be made accessible to children and youth.
Develop a clear policy for how young
people wishing to go through an HIV test can do so voluntarily and
without breach of confidentiality vis-à-vis legal guardians or others.
with or Affected by HIV/AIDS (PWHA)
institutional guidelines with standards placing the issues of PWHA in a
availability and access to appropriate health care for PWHA within
mainstream services (including increase in availability of voluntary
testing centres). Explore practical ways to ensure that the right of
PWHA to treatment of opportunistic infections is promoted, respected and
protected in practice. This should include efforts to reduce stigma and
discrimination in the health care system, reduction of the cost as well
as increase of availability and affordability of drugs.
study on the WTO regime post 2004. Lobby with the UN agencies,
including the OHCHR to work for affordable drugs, and lobby towards
Indian capacity building and opportunities for domestic drug
manufacturing. Organise a workshop on WTO and TRIPS with reference to the issue of future access to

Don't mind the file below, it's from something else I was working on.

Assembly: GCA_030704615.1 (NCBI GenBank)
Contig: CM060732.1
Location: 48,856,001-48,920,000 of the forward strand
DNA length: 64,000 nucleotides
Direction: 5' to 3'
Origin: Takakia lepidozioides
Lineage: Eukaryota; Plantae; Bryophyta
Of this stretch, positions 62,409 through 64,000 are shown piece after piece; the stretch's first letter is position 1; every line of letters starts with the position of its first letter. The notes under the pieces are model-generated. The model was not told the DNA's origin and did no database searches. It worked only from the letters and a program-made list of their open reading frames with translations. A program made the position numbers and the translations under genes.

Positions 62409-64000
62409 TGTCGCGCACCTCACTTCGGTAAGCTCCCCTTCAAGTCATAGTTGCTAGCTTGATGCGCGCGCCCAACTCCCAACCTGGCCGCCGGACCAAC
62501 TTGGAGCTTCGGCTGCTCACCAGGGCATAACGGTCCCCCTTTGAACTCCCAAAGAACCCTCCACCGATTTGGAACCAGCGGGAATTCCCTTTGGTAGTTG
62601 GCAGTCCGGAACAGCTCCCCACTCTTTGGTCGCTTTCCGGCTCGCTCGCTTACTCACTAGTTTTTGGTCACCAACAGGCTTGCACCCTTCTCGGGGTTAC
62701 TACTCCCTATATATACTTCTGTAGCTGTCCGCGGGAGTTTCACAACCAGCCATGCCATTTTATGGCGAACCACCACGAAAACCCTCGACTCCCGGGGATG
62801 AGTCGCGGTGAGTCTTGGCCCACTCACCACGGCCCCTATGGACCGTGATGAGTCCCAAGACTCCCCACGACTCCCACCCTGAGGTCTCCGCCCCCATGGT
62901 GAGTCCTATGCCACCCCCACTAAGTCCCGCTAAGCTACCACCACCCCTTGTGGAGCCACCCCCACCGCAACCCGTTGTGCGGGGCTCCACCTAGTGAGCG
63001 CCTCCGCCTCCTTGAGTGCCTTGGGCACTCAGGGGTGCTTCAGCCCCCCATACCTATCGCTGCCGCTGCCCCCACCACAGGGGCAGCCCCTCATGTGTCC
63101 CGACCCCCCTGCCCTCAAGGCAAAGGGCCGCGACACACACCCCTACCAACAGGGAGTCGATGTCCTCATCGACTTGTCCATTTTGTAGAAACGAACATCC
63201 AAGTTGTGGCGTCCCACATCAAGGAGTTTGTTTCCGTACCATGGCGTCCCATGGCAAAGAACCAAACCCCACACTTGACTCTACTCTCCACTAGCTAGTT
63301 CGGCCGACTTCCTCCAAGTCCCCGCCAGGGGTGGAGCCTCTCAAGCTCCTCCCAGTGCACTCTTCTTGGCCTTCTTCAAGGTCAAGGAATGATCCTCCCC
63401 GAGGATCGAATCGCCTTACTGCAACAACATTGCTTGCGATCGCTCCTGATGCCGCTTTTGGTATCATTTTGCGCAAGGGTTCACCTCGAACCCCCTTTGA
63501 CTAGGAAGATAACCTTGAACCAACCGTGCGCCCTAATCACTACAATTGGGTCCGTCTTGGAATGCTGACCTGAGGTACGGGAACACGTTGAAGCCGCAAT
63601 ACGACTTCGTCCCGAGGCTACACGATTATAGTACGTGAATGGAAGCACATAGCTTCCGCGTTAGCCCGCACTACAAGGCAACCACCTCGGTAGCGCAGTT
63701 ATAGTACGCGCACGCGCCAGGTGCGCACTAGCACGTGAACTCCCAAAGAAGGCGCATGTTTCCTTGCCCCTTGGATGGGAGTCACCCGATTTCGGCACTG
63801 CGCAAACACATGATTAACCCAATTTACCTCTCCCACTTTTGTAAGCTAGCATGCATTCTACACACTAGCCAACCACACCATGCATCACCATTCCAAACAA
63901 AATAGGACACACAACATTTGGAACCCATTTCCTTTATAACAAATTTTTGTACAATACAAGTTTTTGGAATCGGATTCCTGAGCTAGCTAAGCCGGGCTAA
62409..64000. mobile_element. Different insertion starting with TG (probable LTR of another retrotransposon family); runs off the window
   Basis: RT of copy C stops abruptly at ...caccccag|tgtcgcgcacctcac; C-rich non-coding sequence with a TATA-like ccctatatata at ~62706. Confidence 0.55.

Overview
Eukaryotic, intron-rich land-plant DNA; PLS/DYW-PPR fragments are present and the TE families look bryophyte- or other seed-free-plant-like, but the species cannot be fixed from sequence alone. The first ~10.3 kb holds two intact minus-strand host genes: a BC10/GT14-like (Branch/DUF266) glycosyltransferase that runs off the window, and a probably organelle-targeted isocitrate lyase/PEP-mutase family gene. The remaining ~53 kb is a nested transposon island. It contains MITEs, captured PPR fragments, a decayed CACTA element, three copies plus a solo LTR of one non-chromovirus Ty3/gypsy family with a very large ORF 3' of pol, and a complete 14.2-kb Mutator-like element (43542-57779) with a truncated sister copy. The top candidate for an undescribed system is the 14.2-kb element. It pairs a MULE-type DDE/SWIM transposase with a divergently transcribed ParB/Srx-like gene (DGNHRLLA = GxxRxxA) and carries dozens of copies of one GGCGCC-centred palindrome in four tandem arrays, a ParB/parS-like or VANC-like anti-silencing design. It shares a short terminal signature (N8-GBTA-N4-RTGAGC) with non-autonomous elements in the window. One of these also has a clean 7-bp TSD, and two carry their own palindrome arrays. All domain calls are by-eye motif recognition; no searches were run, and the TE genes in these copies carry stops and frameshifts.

drugs and anti-retrovirals.
Ensure ways to
protect everyone’s right to information about HIV/AIDS, means of
protection and support available for ‘positive living, among others, by
strengthening the quality control of the services and drugs, and access
to information on policy of all partners. This includes the training of
testing technicians and physicians on HIV/AIDS technical aspects.
literacy among PWHA and communities by community training programmes and
integration of legal literacy messages in prevention messages. Ensure
access to legal remedy in case of violations of the rights guaranteed
information, education and communication (IEC) strategies with the aim
of reducing stigma while preventing HIV/AIDS. For this purpose, explore
the role of public broadcasting companies, and introduce tax relief for
private broadcasting channels to allow public broadcasting on issues
related to HIV/AIDS. Train and sensitise the media through workshops.
Lobby for the inclusion of HIV/AIDS issues in the Right to Information
review legislation that impedes interventions (such as Section 377 IPC), as well as feasible anti-discrimination
legislation, health legislation and disability legislation to be more
supportive to people living with HIV/AIDS, prevention, care and support
initiatives. Include HIV/AIDS issues in the Right to Information Bill.
Introduce affirmative action for HIV positive people in the employment